Here, Sasse's interpretation is different from, for example, Matthew Lassitner's 2007 book The Silent Majority, though not directly contradictory. As Posner notes, Sasse certainly gives short shrift to the racial, pro-segregationist movements that helped to form the religious right, as Lassiter and others, such as Randall Balmer, have shown. Perhaps this is because Sasse has a nostalgically rosy picture of his subjects. Or, perhaps he was less aware of these factors, much clearer after a decade of historical work than they were in 2004. Or perhaps his focus was elsewhere, and he saw these topics as less relevant to his specific argument about anti-secular rhetoric. In any case, Sasse's work only adds to these explanations of the effectiveness of the rhetoric of a silent (and "moral") majority. He is in agreement with Lassiter, Balmer, and others, in his overall point: "if one wants to identify the single most momentous marker in the transformation of formerly Democratic white religious Americans into reliable Republican voters in presidential contests, that moment is not 1980 or 1984, but 1972" (410). This pre-history of the religious right and Moral Majority, focusing on Nixon's supporters and the culture of 1970s evangelicalism, looking for historical explanations beyond myopic focus on the "Reagan revolution," compliments other recent and upcoming work from Darren Dochuk, Leslie Durroughs Smith, Mike McVicar, and many others.

So, what does the Weekly Standard or Posner see in this work? If Sasse's dissertation is a polemic against anyone, it's against academic historians who too frequently have either ignored the religion of middle America or assumed it to be unworthy of study. When making these points, though, Sasse is not clear about exactly who does this. He complains about the blind spots of "academic historians" who ignore religion and assume its "retreat" after the Scopes Trial. His citations, though, are mostly of U.S. history surveys. For example, he argues, "After the 1960s, survey text religion must be rushed quickly off the stage" (417). In this section he echoes some arguments from Jon Butler, his dissertation's co-advisor, in his article "Jack-in-the-Box Faith," which was published the same year as Sasse's dissertation. In the final pages, Sasse rails against "historians as a whole," who are unconvinced of religion's ability to be a real motivating factor in people's lives, anything more than a "veneer" for other interests.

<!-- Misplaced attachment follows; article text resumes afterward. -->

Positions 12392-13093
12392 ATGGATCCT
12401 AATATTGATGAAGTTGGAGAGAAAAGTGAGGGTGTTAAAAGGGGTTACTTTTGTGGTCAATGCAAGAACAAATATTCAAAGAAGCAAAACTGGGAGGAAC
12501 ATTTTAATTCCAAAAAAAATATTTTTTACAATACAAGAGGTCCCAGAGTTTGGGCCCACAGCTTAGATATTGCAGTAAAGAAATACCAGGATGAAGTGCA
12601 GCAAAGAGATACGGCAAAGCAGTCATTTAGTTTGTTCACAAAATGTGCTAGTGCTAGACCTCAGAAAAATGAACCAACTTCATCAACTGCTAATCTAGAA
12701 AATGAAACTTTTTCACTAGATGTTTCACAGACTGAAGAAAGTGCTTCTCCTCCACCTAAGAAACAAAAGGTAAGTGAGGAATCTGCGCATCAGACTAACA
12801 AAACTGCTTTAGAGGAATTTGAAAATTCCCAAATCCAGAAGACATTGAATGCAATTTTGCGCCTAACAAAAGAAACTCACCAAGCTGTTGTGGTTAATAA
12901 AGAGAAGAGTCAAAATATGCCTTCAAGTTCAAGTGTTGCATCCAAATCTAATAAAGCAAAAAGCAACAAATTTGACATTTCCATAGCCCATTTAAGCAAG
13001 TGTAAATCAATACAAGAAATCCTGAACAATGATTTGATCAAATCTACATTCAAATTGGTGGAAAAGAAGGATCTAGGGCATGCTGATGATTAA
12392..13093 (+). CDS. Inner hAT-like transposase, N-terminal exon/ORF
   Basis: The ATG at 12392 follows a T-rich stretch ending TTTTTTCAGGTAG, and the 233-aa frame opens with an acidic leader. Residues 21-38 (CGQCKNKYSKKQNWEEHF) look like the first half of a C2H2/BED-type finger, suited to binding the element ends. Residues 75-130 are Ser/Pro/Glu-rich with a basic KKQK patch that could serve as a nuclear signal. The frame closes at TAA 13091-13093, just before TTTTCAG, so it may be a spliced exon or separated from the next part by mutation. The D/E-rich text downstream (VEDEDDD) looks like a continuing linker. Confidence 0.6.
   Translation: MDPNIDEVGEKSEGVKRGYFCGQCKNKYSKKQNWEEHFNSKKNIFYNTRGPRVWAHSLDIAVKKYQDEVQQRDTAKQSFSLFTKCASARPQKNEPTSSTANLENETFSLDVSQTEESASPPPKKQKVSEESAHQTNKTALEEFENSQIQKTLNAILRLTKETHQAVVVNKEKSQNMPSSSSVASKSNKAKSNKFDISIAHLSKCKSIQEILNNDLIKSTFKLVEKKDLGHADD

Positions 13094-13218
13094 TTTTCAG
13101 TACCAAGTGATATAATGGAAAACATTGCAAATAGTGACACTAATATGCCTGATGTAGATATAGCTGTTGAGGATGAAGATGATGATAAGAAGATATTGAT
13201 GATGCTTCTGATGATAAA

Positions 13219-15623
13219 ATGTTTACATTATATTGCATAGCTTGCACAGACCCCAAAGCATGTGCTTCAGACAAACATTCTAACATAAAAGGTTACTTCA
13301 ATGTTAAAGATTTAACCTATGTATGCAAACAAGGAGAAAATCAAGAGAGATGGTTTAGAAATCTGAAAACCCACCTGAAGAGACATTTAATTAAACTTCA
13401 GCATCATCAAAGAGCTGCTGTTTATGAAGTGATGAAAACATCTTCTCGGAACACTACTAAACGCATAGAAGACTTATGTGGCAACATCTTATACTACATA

Sasse's use of terms like "middle America," "grassroots," and "Main Street" do sound like politically and perhaps racially charged rhetorical devices in 2014 (because they are), but the terms were in use in the period Sasse is describing. He could interrogate the categories better, or lay out clearer definitions, but the decisions to use his subjects' terminology as his own is methodologically defensible. Furthermore, Sasse does frequently appear sympathetic to his conservative evangelical subjects (or maybe, to use a phrase I often hear but don't really understand, he's just "taking them seriously"), and the final section's indictment of twenty-first-century academic "elites" resonates with his picture of 1960s elites' departures from middle America's sensibilities. Sasse does believe that the 1960s and 1970s were in fact times of secularization, at least among the Supreme Court, academics, and the New York Times, though certainly not among middle America, but he also recognizes, and demonstrates persuasively, how the label "secularization" worked to link together a variety of ideas, movements, and people that otherwise would not fit in the same category. Indeed, Sasse argues, "other segments of the population," that is, not white evangelical middle America, "represented visibly by the ACLU, the Northeastern legal establishment, and most Jewish groups" did in fact try to secularize Aemrica (448).